A week after turning up in Barrington, Eastern Equine Encephalitis (EEE) has appeared in Warren. Scientists with the state found mosquitoes infected with the potentially deadly virus in a sample taken last Monday, Sept 10, from an area near Schoolhouse Road.
Now, Bristol Warren school officials are rescheduling evening sports events to help comply with state recommendations aimed at protecting residents during the most active mosquito hours, the early morning and dusk. But there are no plans by the state to spray insecticide from the area around where a sample taken last week tested positive for EEE.
“We’re going to continue testing and wait for the first frost,” said Gail Mastrati, a spokeswoman for the state Department of Environmental Management (DEM).
On Monday, Bristol Warren superintendent Melinda Thies reported that the district re-scheduled a soccer game originally planned for Tuesday evening; it was held Tuesday afternoon instead. In addition, another game scheduled for Thursday evening will be played at 3:30 that afternoon.
The positive EEE result was from a Culiseta species of mosquitoes that feeds almost exclusively on birds. The sample was collected by Department of Environmental Management (DEM) collectors, and the mosquitoes were tested by the Rhode Island Separtment of Health. With the positive test, Warren joins Barrington and Tiverton in positive EEE tests this summer. Besides EEE, state officials also test for the West Nile Virus, and that has shown up in Westerly, North Providence and Charleston.
Warren DPW chief John Massed said Monday that his department won’t take any extra eradication efforts in response to the positive test; the decision whether to spray pesticide was up to the state DEM and Department of Health.
“We put larvicide in all the catch basins, some of the smaller pools,” he said. “The rest is up to them.”
DEM mosquito abatement coordinator Alan Gettman, Ph.D., said mosquitos will likely remain a problem until the weather cools and the region gets a frost. Until then, residents should take care to protect themselves, particularly when mosquito-biting activity is high. Biting activity depends on several conditions, though it is generally is greatest from dusk to dawn. During the day it decreases in sunny areas at lower temperatures and increases in shady areas at higher temperatures. Biting activity also generally increases with high humidity and with low wind. This year, five pools of mosquitoes have tested positive for Eastern Equine Encephalitis and four pools have tested positive for West Nile Virus.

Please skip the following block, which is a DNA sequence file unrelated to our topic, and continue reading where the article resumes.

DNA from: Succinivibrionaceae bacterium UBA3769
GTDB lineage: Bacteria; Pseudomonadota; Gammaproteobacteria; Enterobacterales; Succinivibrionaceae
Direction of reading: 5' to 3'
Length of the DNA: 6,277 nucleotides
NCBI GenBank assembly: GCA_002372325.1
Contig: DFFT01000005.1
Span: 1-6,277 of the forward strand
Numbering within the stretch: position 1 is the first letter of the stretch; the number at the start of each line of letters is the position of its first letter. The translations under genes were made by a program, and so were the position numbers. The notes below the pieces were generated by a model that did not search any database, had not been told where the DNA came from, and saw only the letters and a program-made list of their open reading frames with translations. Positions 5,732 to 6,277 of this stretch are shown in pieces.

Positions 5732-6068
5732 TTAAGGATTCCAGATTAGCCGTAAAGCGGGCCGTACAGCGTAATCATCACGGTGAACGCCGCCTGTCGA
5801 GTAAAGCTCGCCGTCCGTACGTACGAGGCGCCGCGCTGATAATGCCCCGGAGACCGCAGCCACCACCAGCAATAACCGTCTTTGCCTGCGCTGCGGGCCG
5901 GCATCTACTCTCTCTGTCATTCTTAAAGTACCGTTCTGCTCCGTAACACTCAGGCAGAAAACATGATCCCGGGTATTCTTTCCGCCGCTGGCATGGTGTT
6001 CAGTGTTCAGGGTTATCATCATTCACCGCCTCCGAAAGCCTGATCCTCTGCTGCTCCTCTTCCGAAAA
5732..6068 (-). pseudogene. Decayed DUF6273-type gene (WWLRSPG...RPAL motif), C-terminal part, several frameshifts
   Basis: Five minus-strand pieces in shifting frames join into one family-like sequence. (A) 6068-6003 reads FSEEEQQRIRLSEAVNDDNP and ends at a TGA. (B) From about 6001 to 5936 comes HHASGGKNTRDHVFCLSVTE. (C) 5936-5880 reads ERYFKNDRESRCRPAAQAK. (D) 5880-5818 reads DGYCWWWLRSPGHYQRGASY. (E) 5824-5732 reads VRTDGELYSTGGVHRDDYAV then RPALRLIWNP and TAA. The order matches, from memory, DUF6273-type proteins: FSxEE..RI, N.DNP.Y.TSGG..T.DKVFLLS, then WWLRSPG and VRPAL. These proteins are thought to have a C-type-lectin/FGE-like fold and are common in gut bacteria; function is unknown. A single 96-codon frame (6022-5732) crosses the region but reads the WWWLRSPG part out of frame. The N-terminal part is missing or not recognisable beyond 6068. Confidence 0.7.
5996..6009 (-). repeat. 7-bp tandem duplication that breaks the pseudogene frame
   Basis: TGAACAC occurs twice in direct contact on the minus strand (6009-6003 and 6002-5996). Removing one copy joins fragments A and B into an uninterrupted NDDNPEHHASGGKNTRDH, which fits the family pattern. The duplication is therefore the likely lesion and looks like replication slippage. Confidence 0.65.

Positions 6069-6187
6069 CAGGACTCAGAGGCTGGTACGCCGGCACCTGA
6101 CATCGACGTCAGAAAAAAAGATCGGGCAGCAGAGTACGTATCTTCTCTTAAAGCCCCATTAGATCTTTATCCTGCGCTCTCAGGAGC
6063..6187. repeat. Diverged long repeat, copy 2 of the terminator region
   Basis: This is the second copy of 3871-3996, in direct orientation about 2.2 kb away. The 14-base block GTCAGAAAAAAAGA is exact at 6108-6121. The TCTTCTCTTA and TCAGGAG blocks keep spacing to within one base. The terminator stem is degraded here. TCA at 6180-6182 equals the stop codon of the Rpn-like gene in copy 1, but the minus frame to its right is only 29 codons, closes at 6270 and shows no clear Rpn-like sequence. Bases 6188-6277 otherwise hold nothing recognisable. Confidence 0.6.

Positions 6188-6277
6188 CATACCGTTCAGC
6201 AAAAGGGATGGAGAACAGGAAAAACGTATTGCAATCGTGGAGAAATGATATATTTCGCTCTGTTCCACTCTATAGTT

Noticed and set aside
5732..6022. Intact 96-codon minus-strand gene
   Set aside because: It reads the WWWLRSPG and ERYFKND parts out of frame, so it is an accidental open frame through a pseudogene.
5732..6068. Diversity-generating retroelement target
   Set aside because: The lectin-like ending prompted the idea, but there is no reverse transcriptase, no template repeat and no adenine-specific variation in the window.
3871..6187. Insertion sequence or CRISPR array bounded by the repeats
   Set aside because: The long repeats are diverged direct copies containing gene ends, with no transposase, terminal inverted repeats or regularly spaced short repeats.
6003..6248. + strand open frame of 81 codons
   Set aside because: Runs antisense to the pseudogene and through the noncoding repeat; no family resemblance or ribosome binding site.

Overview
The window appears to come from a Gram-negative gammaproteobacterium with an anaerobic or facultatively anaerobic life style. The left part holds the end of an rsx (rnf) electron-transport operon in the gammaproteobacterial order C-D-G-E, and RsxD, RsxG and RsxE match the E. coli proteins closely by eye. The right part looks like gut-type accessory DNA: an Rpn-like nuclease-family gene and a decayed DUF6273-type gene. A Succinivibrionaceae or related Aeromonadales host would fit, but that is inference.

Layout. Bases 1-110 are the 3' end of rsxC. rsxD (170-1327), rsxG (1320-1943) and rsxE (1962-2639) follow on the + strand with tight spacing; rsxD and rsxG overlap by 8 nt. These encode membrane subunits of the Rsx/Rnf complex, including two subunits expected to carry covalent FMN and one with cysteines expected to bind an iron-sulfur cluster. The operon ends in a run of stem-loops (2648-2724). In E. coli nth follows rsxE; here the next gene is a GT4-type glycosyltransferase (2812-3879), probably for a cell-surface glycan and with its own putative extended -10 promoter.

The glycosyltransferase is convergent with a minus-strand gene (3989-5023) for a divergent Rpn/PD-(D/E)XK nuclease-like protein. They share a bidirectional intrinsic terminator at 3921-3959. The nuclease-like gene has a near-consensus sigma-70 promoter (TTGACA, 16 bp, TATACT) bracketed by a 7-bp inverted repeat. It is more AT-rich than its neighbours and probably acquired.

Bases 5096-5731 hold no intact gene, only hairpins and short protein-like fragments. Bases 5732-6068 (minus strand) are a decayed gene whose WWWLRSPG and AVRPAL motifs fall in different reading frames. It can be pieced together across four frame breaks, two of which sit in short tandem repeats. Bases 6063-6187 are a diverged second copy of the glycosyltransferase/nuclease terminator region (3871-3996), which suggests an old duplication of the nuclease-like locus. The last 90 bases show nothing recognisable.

Personal protection is the first line of defense against mosquitoes that can carry diseases such as West Nile Virus and EEE and is by far the most effective way of avoiding infection, Ms. Mastrati said. People should routinely use mosquito repellent and cover up when mosquito-biting activity is greatest. They should place mosquito netting over playpens and carriages outside, and be sure that screens are in good repair. Mosquito repellent should contain no more than 30 percent DEET, and it should not be used on infants.
Because horses are susceptible to West Nile Virus and EEE, Rhode Island horse owners should consult with their veterinarians to determine if their horses are properly vaccinated against both diseases and take measures to control and prevent mosquito exposure. Those controls should include removing or covering all areas where standing water can collect; applying mosquito larvicide in appropriate locations; and avoiding turning animals outside at dawn, dusk and during the night when mosquitoes are most active. Horse owners should insect-proof facilities where possible; use approved repellants frequently; monitor animals for symptoms of fever, in-coordination, stumbling and neurological signs; and report all suspicious cases to a veterinarian immediately.